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Eye surgery circa 1910 at Wills Eye Hospital.

Ocular antisepsis was introduced in 1881, but surgeons continued operating without masks and gloves into the 1950s.

In 1884 cocaine's use as an ocular anesthetic was discovered. Cataracts had been treated surgically since the eighteenth century, using one of three methods: displacement below the pupil; fracturing and leaving in place to be absorbed slowly within the eye; or extraction. Wills' physicians developed ultrasonic breakup of the cataract with removal and also intraocular lens replacement, which are the current practices.

Around 1930 a lot measuring 198 by 171 feet was purchased for $292,000 at the northwest corner of 16th and Spring Garden Streets. A new 120-bed hospital was built in 1932 with designs by busy Philadelphia architect John T. Windrim, who between 1932 and 1934 also designed in our neighborhood the Family Court Building at 1801 Vine Street and the Franklin Institute. The new hospital was placed on the National and the Philadelphia Register of Historic Places in 1984. See here for the architectural details in the National Register of Historic Places nomination form.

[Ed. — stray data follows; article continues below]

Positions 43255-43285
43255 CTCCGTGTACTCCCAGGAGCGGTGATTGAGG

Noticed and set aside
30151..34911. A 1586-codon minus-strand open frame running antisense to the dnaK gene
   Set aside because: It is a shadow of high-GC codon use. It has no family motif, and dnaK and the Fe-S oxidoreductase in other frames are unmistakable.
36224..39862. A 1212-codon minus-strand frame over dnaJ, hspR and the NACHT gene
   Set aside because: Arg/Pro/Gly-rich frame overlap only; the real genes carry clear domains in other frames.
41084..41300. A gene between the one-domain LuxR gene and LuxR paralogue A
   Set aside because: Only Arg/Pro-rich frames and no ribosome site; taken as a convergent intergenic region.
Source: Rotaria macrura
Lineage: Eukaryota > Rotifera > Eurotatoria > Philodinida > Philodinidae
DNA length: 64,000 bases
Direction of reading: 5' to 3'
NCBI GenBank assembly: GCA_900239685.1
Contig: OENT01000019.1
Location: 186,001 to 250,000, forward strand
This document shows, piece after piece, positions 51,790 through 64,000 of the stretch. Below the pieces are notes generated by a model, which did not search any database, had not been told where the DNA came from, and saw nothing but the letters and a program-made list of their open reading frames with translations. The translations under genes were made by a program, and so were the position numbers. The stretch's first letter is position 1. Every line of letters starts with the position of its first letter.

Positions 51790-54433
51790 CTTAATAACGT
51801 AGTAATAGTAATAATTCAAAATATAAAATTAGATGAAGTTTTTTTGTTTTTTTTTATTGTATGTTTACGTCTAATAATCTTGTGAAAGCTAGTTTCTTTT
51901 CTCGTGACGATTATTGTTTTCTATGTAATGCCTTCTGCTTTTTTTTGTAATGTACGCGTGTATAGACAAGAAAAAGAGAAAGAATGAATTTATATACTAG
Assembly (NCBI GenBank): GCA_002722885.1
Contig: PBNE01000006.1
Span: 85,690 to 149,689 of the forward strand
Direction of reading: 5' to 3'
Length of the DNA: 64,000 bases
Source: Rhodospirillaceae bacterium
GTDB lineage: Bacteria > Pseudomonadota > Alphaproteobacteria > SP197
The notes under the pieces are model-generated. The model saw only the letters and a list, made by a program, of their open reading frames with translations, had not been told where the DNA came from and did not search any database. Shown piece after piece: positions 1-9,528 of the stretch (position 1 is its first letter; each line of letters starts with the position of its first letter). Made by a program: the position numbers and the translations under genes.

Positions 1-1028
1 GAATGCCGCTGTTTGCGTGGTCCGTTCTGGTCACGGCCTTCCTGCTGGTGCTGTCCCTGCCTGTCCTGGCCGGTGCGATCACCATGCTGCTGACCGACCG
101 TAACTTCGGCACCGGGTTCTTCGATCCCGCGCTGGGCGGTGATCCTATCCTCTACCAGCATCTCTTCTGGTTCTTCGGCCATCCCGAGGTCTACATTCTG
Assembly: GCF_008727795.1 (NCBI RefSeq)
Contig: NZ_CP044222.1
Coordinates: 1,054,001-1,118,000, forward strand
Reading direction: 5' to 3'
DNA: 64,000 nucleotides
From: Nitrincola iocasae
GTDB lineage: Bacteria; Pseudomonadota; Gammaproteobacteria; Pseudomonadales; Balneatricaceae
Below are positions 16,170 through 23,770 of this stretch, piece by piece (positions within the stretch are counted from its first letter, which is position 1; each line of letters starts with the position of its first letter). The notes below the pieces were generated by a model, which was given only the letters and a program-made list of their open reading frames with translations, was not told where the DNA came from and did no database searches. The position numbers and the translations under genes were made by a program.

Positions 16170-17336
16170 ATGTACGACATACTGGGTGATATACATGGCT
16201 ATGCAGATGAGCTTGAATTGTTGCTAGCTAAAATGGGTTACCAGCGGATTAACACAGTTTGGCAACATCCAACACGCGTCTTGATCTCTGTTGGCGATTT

Here are a few photos and maps of the 1601 Spring Garden Street site over the years:

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Portion of an 1858 map

16th Street runs vertically on the right

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Portion of a 1917 Sanborn map. 16th Street runs vertically on the right.

A smelting works might seem unusual next to a public high school, but even in 1917 our neighborhood still had active metal works at Baldwin, Bement, Sellers, and across the street at the third Mint. The Mint was built in our neighborhood in 1901 for two reasons: there was space, and a minting plant is basically a metal shop, and this was the neighborhood to be in. The Automobile repair shop and school on this map replaced the Kramer furniture factory on that corner after over a decade of fine furniture making there.

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The Wills Eye site in 1919 looking east from Girls' High School